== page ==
How things have changed! Today, the stethoscope, a status symbol of medical expertise, worn by doctors, technicians, nurses, emergency crews, is draped, around, never dangling from, the neck. Nor is this wonderful instrument very often confined to the pocket; it simply stays-encircling, Draped. Fair enough, I say, let the stethoscope, like a mood, Hang Out any which way. But, where seeks the end of the instrument? Not usually on the skin, but rather against the shirt or blouse, perhaps even the sweater. Who has time for the patient to undress, even if doing so permits one to hear something? It should be obvious at least to users that body utterances are so contaminated by adventitious and muffled sounds caused by clothing that listening via stethoscope becomes nothing more than an extravagant ritual. Consider this observation the next time you watch a medical ad or show on TV, or when you visit the doctor's office or hospital. Speaking of TV brings to mind Grey's Anatomy where the actors often wear the stethoscope ear pieces pointing backwards! (The ear canals point forward.)

Among other things, we also learned about palpation in physical diagnosis: feeling, touching the patient. I recall vividly the professor who lectured class on the abdominal examination, "Whenever you examine the abdomen, whether the patient is draped or you have to pull down the shorts, pants or panties, make sure you see the top of the pubic hairs." Now it's easier and quicker. Just feel the abdomen through the clothes, no matter what the patient is wearing. (In the words of 007: "A dry martini please, shaken, not stirred.")

Time pressures hardly excuse the physician from ignoring the sadly neglected clinical approach which has become subordinated to indiscriminate requests for various testing procedures in a misguided search for some diagnostic shortcut. The format and style of our website is intended to reflect this long-accepted medical wisdom, now a tired cliché-that signs and symptoms, and therefore a careful medical history and physical examination provide a major clue to the correct diagnosis in more than 90% of patients.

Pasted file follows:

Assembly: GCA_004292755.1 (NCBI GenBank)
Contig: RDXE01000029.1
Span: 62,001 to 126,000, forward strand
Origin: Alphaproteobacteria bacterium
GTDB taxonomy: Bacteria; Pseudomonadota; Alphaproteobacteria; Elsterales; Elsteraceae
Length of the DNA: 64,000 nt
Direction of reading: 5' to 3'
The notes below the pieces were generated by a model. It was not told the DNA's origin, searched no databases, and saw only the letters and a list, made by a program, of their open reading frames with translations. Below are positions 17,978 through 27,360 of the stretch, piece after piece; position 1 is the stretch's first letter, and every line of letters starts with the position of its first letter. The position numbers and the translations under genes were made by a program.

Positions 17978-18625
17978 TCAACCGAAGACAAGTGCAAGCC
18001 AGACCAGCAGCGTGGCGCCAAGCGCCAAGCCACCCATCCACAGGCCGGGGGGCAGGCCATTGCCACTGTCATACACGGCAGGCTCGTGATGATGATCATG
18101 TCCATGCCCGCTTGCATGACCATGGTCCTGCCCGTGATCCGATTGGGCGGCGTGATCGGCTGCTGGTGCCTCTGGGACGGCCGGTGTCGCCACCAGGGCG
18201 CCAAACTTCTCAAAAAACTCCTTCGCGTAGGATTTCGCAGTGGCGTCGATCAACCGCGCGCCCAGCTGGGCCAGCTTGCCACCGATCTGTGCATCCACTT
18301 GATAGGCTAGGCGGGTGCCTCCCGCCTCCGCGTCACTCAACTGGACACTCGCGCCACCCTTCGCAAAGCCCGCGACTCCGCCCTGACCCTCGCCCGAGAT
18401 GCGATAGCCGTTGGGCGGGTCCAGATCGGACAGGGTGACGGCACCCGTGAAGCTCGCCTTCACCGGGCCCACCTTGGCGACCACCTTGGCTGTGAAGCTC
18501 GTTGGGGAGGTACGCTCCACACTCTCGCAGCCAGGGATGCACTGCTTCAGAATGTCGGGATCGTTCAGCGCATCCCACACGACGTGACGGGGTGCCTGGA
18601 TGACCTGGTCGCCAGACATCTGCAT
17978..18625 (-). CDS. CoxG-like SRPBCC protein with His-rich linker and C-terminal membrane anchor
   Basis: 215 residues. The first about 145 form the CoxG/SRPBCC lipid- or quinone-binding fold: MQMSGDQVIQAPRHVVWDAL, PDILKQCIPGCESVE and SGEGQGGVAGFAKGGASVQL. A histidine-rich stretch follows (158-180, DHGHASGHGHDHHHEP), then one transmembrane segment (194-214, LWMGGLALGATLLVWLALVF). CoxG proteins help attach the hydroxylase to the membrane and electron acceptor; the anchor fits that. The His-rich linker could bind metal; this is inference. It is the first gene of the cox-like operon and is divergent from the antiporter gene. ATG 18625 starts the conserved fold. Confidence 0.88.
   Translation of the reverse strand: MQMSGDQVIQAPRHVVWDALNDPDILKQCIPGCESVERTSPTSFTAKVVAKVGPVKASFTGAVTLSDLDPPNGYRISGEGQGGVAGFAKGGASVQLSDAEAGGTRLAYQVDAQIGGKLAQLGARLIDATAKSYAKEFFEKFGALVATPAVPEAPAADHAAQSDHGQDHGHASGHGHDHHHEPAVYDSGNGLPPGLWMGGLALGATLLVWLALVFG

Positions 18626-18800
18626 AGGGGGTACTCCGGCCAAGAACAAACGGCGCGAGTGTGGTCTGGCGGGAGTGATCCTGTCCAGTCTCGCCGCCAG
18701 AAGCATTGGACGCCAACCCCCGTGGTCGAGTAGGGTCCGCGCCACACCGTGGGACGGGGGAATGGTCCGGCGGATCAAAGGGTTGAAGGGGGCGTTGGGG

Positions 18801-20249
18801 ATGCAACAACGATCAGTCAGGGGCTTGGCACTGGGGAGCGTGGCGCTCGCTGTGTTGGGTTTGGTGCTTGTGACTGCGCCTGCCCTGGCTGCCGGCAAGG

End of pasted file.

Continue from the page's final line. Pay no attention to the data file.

Marginalizing the clinical approach is a form of exploding medical correctness and partly a result of our love affair with any form of novelty. To paraphrase Andy Worhol, in the future, every new test and drug "will be famous for 15 minutes." Aldous Huxley, the author of Brave New World, once defined progress as "better toys."

Physicians are not excused from listening to the patient tell him, sometimes in excruciating detail, where it hurts, nor should anyone assume that a stethoscope or fingers on a hand can discover anything important through layers of clothing. Show this to your doctor if you think it's appropriate, as in, "Doctor, can you really hear if I have pneumonia through my sweater?"

On Specialization, the Decline of the Clinical, and the Ascendancy of Testing

Speaking of the "amputation" of society, each trade and profession "ridden by the routine of craft…The priest becomes a form; the attorney a statute-book; the mechanic a machine; the sailor a rope of the ship" [And the doctor an MRI?]

Emerson in The American Scholar, quoted by Cynthia Ozick in
Harper's The Moral Necessity of Metaphor, May 1988

Martin F. Sturman, MD, FACP

Copyright 2011, Mathemedics, Inc.